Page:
• The artist dolls in Mendel Palace are capable of scribbling on panels and using them to animate stick figures in some levels. During their Boss Battle, they make clones of themselves. You can trick them into drawing on all of the panels to render them useless, and doing so nets you an extra life and a huge score bonus.
  • In Ōkami and Ōkamiden, art is the primary gameplay mechanic. Lilly pads, bombs and the sun spring to life from the strokes of your celestial paintbrush.
  • One of the early bosses in Our Darker Purpose is "Some Harmless Markings", a living chalk drawing that attacks Cordy with clouds of chalk dust and other projectiles.
  • In Pac-Pix on the DS, the player must draw Pac Men which come to life and eat ghosts.
  • Occurs in a later level of The Simpsons Game where Matt Groening quickly pens sketches of Futurama characters Bender and Zoidberg to attack the Simpsons.
  • Rakugaki Showtime tells the story of a few doodles drawn to life for the purpose of defeating a group of evil doodles.
  • One of the informational videos in Soviet Strike implies that this is the reasoning behind the super helicopter the player flies. Specifically, the chief engineer of the project says that the reactive, adaptive armor was designed based on video games he'd played as a kid. He then specifically invokes the trope as an explanation.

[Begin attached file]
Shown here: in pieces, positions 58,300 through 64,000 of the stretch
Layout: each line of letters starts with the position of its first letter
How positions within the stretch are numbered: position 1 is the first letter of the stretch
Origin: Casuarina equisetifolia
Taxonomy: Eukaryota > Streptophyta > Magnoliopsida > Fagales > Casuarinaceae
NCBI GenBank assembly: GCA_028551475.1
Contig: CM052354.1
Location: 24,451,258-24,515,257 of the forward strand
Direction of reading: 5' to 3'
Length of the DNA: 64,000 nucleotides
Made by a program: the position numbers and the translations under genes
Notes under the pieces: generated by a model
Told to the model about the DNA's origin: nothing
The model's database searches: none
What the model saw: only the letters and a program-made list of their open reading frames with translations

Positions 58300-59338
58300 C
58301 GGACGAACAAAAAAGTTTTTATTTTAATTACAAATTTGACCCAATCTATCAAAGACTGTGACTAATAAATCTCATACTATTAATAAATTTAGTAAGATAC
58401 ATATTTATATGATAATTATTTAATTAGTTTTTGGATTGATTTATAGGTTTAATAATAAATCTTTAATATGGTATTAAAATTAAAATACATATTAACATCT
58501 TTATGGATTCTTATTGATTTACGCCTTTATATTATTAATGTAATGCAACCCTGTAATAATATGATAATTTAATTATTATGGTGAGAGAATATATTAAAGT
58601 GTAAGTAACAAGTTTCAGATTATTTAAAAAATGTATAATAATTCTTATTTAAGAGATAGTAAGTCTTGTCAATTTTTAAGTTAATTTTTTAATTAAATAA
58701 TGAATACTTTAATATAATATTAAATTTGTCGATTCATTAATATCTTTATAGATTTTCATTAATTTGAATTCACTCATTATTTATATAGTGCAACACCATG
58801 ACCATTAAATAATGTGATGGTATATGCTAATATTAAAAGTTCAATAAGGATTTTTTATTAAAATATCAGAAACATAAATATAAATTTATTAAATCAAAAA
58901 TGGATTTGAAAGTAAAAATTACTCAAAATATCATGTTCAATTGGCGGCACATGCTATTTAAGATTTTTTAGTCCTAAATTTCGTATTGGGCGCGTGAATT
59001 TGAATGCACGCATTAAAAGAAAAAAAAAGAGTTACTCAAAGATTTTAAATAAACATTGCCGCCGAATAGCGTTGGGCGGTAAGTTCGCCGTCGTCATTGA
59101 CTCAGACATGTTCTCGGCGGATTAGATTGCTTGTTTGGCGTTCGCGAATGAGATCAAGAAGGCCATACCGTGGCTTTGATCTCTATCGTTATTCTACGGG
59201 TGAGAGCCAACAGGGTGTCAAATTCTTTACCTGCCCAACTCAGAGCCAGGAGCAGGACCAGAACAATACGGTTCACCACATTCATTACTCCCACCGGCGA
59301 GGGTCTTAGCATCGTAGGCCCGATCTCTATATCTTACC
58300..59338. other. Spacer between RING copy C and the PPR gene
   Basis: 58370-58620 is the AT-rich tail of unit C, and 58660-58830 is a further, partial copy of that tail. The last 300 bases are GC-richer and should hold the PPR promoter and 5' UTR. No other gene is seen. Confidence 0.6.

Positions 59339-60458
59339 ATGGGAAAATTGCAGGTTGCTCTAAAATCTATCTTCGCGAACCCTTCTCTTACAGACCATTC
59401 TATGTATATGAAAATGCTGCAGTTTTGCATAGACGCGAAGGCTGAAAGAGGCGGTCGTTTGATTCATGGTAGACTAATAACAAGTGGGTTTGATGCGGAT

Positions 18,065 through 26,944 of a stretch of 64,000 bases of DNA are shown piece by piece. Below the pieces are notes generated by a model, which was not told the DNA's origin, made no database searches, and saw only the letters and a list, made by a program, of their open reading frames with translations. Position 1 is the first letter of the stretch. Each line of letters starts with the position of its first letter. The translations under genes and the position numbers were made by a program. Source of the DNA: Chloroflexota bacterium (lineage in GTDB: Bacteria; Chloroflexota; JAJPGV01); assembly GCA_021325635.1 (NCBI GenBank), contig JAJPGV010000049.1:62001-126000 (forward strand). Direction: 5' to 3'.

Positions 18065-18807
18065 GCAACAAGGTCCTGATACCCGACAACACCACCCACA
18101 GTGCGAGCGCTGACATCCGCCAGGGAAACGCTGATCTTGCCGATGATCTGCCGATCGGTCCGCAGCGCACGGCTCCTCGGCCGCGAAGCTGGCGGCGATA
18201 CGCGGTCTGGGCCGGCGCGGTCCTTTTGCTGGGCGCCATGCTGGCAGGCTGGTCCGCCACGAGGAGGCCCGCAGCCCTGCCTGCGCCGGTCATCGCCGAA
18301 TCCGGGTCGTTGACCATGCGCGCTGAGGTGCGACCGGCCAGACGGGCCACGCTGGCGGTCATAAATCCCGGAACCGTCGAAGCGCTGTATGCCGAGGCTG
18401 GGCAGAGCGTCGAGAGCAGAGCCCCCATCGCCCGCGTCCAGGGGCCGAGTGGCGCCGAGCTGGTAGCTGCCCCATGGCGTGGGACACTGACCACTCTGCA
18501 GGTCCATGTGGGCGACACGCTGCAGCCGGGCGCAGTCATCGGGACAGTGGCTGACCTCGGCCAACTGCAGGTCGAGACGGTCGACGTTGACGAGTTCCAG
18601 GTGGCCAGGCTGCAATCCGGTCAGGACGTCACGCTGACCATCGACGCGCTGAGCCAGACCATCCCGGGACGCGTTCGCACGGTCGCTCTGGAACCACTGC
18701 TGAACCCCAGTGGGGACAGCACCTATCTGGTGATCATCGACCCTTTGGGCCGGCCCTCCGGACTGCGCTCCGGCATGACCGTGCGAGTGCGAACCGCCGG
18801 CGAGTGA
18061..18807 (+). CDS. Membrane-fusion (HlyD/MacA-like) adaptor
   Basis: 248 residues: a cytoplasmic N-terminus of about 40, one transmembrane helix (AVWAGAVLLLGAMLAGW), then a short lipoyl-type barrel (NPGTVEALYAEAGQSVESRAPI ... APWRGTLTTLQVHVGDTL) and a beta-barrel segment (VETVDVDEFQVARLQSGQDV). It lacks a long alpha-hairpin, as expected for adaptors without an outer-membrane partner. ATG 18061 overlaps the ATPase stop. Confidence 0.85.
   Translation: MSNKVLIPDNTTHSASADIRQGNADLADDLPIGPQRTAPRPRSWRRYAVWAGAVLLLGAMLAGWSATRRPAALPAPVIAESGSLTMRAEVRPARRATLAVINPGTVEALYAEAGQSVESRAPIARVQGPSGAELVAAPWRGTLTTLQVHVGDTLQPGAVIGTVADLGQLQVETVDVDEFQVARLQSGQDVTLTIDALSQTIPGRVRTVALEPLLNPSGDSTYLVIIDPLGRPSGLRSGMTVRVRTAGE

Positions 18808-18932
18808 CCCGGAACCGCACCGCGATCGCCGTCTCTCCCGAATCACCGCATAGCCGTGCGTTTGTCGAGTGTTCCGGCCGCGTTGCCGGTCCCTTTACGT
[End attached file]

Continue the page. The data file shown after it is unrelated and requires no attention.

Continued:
• Shadow Mario who is actually Bowser Jr. and his magic paintbrush in Super Mario Sunshine.
  • Thief: Deadly Shadows features a witch who can animate statues, creating foes who are harder to sneak past and definitely too hard to fight in this "First Person Sneaker" game.
  • Hoggus from Wario Land 4 is a ghostly pig-like creature that draws one of two different types of pig monster on a notepad at a time and sends them to attack Wario.

    Web Comics 
  • The Artist is Dead!! uses this as backstory.
  • Axe Cop once bought a giant magic pencil that actually created anything drawn with it... even though he wasn't good at drawing, so the things and creatures created ended up a bit wonky.
  • Minor character Reco Lord God of recolors in L's Empire, although he has no more control than anyone else over his creations.